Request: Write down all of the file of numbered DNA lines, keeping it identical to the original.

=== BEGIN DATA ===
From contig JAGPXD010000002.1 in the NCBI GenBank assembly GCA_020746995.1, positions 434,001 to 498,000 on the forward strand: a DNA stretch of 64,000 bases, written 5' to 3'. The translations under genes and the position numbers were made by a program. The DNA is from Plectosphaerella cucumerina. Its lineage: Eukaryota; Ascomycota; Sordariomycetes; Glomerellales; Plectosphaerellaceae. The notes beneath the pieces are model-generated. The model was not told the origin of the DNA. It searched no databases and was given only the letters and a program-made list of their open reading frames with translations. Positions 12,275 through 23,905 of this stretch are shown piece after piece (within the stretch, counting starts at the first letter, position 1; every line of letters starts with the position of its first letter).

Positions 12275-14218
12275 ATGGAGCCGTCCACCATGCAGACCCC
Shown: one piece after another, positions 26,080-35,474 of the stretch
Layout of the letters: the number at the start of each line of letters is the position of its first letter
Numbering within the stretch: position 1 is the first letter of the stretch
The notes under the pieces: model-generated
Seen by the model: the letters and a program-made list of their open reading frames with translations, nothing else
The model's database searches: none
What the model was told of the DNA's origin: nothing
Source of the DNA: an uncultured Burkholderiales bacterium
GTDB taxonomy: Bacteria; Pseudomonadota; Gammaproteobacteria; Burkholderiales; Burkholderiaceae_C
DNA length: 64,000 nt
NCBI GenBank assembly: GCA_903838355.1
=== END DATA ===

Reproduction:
From contig JAGPXD010000002.1 in the NCBI GenBank assembly GCA_020746995.1, positions 434,001 to 498,000 on the forward strand: a DNA stretch of 64,000 bases, written 5' to 3'. The translations under genes and the position numbers were made by a program. The DNA is from Plectosphaerella cucumerina. Its lineage: Eukaryota; Ascomycota; Sordariomycetes; Glomerellales; Plectosphaerellaceae. The notes beneath the pieces are model-generated. The model was not told the origin of the DNA. It searched no databases and was given only the letters and a program-made list of their open reading frames with translations. Positions 12,275 through 23,905 of this stretch are shown piece after piece (within the stretch, counting starts at the first letter, position 1; every line of letters starts with the position of its first letter).

Positions 12275-14218
12275 ATGGAGCCGTCCACCATGCAGACCCC
Shown: one piece after another, positions 26,080-35,474 of the stretch
Layout of the letters: the number at the start of each line of letters is the position of its first letter
Numbering within the stretch: position 1 is the first letter of the stretch
The notes under the pieces: model-generated
Seen by the model: the letters and a program-made list of their open reading frames with translations, nothing else
The model's database searches: none
What the model was told of the DNA's origin: nothing
Source of the DNA: an uncultured Burkholderiales bacterium
GTDB taxonomy: Bacteria; Pseudomonadota; Gammaproteobacteria; Burkholderiales; Burkholderiaceae_C
DNA length: 64,000 nt
NCBI GenBank assembly: GCA_903838355.1